Nature walk

29 04 2007

We live in an area filled with beautiful native forests, hills, valleys, and some of the most unique flora and fauna on this planet. It was a gorgeous day yesterday so I dragged my reluctant other half to an area some 25 km away called Karri Gully (locals: off the Brockman Highway between Bridgetown and Nannup, adjacent to the Bibbulmun Track).

Karri Gully is the start of the magnificent karri forests of the southwest of Western Australia (that’s a karri tree in this photo; see more pics on pages 10 and 11 of this photo album), and has some massive trees.

Karri trees

Karri tree

There’s a 20 minute walking trail that loops through this bit of karri forest (which also has marri and jarrah as far as I could tell) so we walked on that until we came to the intersection with the Bibbulmun Track. We decided to take the south branch of the Bibbulmun back to the highway, then walked back to the car at the Karri Gully picnic area.

For those of you who are unaware of the Bibbulmun, it is a 900–1000 km walking trail that starts near Perth and meanders through the forests of the southwest to Albany on the south coast. Like the US Appalachian Trail, some people have walked the whole trail, but most people only do small sections. There are huts along the way for those camping out overnight, and, as far as I know, the entire trail goes through state and national forests and parks, crossing roads and farms only as necessary. (More information on the Bibbulmun Track’s website and on Wikipedia.)

One of the highlights of our short walk (under an hour I’d guess), was seeing some red-tailed black cockatoos coming in to perch on a high tree branch. These are an endangered species, and we were fortunate to hear them call, and see the red tail feathers as they fanned their tails when coming in to land. Some of the conservation groups have sighting reports you can submit, so I found one on the internet when we came home, filled it in, and posted it off.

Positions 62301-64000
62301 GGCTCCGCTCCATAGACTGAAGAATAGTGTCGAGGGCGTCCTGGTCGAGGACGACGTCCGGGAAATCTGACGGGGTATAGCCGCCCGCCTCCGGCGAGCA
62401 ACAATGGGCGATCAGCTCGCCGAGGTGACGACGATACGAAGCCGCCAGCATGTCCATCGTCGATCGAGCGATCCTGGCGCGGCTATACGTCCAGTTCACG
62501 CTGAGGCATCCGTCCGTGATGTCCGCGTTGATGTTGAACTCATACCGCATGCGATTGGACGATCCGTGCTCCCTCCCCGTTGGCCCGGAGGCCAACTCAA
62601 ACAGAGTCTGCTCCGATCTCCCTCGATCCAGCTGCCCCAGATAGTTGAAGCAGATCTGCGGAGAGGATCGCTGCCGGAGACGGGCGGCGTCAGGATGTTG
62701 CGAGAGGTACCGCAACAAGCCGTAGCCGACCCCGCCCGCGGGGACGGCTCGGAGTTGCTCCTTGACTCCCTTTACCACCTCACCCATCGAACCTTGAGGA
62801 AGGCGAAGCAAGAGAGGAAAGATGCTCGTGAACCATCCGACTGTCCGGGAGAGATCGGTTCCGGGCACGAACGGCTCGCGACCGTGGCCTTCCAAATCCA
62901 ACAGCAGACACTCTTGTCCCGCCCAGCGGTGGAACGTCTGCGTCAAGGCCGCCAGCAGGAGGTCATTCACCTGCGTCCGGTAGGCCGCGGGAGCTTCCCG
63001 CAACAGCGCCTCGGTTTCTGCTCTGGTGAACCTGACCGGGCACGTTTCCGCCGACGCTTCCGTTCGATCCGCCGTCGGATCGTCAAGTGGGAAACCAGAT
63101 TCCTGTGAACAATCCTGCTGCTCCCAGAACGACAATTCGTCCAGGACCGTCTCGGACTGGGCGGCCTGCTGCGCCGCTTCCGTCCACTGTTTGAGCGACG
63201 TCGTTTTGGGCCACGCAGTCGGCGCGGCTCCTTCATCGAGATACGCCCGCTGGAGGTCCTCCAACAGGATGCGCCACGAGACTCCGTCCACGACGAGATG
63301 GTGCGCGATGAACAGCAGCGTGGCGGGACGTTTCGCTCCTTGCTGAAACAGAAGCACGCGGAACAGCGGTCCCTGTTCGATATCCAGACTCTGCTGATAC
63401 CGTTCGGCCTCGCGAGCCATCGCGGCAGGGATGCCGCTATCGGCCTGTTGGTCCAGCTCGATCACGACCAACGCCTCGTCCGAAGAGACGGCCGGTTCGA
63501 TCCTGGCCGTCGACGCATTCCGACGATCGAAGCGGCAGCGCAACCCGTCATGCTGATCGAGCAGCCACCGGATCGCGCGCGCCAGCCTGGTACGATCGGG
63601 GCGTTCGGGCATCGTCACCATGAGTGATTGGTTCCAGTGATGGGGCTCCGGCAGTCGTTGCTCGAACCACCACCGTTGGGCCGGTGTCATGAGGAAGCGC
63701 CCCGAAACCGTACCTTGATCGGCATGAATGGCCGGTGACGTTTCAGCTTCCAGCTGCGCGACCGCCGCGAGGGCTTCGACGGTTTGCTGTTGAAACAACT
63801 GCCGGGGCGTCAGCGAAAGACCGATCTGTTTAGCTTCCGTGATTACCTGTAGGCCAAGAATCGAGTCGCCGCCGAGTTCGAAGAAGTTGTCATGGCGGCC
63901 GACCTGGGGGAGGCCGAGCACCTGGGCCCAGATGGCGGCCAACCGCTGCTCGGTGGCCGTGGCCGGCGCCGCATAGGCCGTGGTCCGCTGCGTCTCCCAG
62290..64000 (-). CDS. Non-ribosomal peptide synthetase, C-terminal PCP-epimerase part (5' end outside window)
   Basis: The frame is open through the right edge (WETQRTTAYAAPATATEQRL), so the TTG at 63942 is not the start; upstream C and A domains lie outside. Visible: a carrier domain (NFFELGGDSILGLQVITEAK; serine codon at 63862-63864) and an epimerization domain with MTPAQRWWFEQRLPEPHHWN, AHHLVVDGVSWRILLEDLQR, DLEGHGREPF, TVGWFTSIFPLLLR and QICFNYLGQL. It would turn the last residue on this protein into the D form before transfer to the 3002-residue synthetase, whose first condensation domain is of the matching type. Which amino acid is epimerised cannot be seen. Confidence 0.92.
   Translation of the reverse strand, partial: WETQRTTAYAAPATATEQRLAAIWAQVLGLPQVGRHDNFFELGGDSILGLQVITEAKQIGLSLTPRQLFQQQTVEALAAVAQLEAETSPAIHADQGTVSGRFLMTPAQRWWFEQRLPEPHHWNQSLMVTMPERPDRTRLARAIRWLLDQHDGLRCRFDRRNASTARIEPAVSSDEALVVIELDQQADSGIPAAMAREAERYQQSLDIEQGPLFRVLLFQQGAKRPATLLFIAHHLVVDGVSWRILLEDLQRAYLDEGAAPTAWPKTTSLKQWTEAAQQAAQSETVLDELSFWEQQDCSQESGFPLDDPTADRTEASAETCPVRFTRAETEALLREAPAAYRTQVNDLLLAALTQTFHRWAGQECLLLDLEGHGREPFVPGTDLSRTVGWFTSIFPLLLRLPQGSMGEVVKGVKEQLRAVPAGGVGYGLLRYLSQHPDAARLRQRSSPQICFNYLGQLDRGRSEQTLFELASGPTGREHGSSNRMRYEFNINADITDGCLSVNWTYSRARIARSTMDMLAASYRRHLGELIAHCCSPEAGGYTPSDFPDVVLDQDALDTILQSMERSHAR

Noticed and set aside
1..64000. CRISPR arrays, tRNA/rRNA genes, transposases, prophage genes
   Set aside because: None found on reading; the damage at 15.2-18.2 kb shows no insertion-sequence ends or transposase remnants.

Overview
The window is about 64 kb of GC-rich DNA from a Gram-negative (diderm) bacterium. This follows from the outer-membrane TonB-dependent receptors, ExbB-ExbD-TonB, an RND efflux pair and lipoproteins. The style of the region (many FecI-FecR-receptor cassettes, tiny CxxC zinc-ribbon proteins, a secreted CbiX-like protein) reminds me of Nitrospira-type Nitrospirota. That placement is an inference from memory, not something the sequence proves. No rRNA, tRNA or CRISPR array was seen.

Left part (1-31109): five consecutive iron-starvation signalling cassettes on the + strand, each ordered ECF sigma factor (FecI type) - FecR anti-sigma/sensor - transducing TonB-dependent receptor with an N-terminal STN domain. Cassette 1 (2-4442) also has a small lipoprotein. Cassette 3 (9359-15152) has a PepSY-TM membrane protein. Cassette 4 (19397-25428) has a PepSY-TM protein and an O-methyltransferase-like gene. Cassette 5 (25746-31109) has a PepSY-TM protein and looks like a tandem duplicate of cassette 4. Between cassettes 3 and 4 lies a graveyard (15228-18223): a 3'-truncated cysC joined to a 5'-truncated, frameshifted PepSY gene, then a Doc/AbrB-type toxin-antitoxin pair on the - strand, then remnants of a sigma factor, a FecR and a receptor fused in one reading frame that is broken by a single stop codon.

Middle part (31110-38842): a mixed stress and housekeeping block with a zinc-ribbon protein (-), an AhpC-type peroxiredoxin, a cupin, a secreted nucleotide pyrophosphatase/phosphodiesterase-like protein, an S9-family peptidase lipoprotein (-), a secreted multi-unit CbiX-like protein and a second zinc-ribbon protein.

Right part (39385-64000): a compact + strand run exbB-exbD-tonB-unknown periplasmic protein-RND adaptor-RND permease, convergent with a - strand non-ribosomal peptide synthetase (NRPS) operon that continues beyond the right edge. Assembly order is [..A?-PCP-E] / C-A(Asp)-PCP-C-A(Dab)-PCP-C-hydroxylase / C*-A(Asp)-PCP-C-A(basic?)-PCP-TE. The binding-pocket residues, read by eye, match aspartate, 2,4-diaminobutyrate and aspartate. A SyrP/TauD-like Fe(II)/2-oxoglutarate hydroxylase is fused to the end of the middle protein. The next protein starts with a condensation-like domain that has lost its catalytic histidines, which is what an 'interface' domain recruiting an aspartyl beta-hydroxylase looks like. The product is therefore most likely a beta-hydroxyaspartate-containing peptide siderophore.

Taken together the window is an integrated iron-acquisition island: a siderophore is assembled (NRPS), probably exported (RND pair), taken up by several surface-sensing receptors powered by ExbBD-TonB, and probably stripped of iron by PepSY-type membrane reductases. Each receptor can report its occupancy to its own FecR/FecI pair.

After the walk, we headed back to Bridgetown, taking a detour to loop along Maranup Ford Rd to Greenbushes. Along Maranup Ford Rd we saw the strangest thing – a real National Geographic moment! (if only the camera’s memory card hadn’t been full…). We were driving through the rolling hills of some farms and saw a full grown and very healthy fox close to a wedge-tailed eagle in a paddock near the road. When we stopped, the fox looked at us for a bit then went up over the hill. Meantime, a magpie started to dive-bomb the eagle, which must have been 20 times its size! That was followed by two more magpies joining in until the eagle flew off. We couldn’t see what it was that had attracted the fox and the eagle (possibly a dead lamb or rabbit?), but our presence and the territorial magpies saw both the fox and the eagle run or fly away. Magic!

Greenbushes is a little tiny town that has lived and died on its mine – initially tin, more recently tantalum. We drove through it (which takes about 1 minute!), then took Spring Gully Rd out to Norilup Dam about 4kms out of town. By the colour of it, I think it is an old disused tin mine site as the water was quite green. Quite a pretty spot and well off the beaten track. Then it was back to Bridgetown.

As autumn starts to set in, it’s obvious that the recent rains and the cooler weather are having an effect – the hills around the towns were all starting to ‘green up’ with new shoots, and the European trees were all changing colour and shedding their leaves.